Politics & Policy

An Anti-Obamacare Victory for the House — and the Constitution

(Photo Illustration: NRO; Images: Dreamstime)
A court decision further restricts the flow of public money to prop the system up.

This afternoon Judge Rosemary Collyer dropped another mess into the Obama administration’s continuing Obamacare quagmire. Her ruling in House of Representatives v. Burwell jeopardizes a major source of funding for health-insurance marketplaces, which were already barely sustainable at best. Perhaps more important, however, it represents a major defeat for the administration’s constant pattern of executive unilateralism by preserving the House’s most important constitutional prerogative, the power of the purse.

The case centers around Obamacare’s cost-sharing subsidies, which provide additional assistance to help low-income individuals pay for things like co-payments and deductibles. While the Obamacare law explicitly appropriated funds to subsidize premiums on insurance exchanges, it did not provide such an appropriation for these cost-sharing subsidies. The Obama administration acknowledged this in 2013, requesting such an appropriation from the House of Representatives. But months later, the administration did an about-face and proceeded to start paying cost-sharing subsidies to insurers. The House viewed this action as a unilateral usurpation of its most important constitutional prerogative — to fund, or refuse to fund, government programs.

Today Judge Collyer unequivocally agreed:

Paying out [cost-sharing subsidies] without an appropriation thus violates the Constitution. Congress authorized reduced cost sharing [in Obamacare] but did not appropriate monies for it, in the [Fiscal Year] 2014 budget or since. Congress is the only source for such an appropriation, and no public money can be spent without one.

In so deciding, Judge Collyer rejected what she called the “extra-textual arguments” put forth by the administration, which claimed that an appropriation in Obamacare for premium subsidies meant that Congress had also appropriated funds for cost-sharing subsidies. In her view, the law creates two separate and distinct programs. An appropriation for cost-sharing subsidies doesn’t exist in Obamacare and hasn’t been included in any other subsequent legislation, and therefore the House has every right to obtain injunctive relief from any further cost-sharing subsidies’ being paid — unless or until Congress enacts such a specific appropriation.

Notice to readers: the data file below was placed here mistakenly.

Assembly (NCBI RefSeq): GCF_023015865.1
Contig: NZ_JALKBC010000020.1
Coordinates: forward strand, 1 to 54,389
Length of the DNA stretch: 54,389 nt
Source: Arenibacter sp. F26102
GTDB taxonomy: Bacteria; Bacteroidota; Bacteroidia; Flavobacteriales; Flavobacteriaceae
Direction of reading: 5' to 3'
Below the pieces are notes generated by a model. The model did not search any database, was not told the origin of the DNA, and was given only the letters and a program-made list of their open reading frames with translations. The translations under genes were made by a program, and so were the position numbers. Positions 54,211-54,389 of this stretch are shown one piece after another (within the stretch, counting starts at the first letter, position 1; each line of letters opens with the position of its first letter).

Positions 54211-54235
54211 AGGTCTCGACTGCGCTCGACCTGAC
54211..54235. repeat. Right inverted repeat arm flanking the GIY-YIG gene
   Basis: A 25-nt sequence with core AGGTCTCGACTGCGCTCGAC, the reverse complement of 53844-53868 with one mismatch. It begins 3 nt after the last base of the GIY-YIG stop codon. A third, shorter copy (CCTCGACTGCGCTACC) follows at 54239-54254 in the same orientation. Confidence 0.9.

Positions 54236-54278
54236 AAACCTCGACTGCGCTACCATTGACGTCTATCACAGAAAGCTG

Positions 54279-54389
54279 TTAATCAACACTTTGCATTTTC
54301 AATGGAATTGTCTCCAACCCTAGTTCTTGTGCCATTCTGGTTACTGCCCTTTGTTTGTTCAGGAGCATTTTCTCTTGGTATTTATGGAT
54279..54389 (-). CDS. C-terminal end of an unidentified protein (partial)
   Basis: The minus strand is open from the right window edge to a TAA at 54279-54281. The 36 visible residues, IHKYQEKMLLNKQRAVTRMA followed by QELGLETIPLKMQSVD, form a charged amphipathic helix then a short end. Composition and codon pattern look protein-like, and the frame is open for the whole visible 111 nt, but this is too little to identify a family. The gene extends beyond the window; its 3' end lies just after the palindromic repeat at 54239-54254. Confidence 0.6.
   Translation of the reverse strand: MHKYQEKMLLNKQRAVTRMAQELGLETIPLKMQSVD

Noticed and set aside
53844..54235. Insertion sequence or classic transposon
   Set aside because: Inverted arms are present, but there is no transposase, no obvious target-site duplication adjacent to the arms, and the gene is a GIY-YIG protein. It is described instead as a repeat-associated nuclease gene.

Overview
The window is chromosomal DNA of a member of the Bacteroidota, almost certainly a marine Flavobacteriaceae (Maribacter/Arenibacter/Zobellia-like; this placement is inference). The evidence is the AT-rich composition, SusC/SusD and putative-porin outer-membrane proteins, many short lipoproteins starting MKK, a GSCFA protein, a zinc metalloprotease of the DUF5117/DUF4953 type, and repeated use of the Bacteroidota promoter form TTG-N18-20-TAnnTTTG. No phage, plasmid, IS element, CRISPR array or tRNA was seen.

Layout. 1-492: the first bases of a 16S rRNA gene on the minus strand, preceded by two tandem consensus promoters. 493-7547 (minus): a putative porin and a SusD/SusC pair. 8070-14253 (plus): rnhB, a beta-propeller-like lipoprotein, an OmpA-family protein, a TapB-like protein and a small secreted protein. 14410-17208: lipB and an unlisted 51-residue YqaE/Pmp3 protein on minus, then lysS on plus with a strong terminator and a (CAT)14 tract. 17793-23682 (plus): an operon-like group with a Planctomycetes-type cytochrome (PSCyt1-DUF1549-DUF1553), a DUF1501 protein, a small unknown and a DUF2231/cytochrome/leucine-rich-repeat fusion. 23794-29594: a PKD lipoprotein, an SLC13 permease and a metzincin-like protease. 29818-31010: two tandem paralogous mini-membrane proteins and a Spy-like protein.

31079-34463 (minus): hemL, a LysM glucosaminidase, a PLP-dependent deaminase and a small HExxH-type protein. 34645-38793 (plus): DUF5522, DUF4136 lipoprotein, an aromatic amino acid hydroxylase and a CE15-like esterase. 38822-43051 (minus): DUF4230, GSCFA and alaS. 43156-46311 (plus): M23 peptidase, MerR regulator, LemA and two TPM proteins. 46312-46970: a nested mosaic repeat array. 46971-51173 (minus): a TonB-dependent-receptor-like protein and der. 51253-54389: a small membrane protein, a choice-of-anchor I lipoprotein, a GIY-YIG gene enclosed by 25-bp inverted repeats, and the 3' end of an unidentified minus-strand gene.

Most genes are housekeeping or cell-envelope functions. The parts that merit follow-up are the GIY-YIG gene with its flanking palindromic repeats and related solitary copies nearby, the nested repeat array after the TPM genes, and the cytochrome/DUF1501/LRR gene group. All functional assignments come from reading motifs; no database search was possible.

Insurers will take little solace in the fact that Judge Collyer stayed her injunction pending an expected appeal from the administration. At a time when insurance marketplaces already face sustainability issues, her ruling creates another major element of uncertainty. For them, the timing couldn’t be worse, coming one day after the deadline to submit 2017 bids for Healthcare.gov offerings. If Judge Collyer’s ruling is upheld on appeal, the policy landscape facing insurers could prove far different than they envisioned when submitting their plans for next year.

#related#But the bigger winner in this case is the Constitution. In attempting to defend the money it was shoveling toward insurers, the administration took positions both dangerous and absurd. In its briefs, the administration’s attorneys argued that because the House did not pass legislation explicitly defunding the cost-sharing subsidies, the administration was permitted to fund them — a contention that would turn the Constitution on its head. Judge Collyer rightly rejected this brazen attempt by the executive to arrogate the spending power to itself.

No doubt the D.C. Court of Appeals, and perhaps the Supreme Court, will weigh in on the topics addressed by House v. Burwell in due course. But while Judge Collyer’s ruling inflicts another defeat on an already wobbly Obamacare regime, it more importantly represents a victory for the separation of powers and the rule of law. That’s an outcome all conservatives can cheer.

— Chris Jacobs is the founder and CEO of Juniper Research Group, a policy-consulting firm based in Washington.

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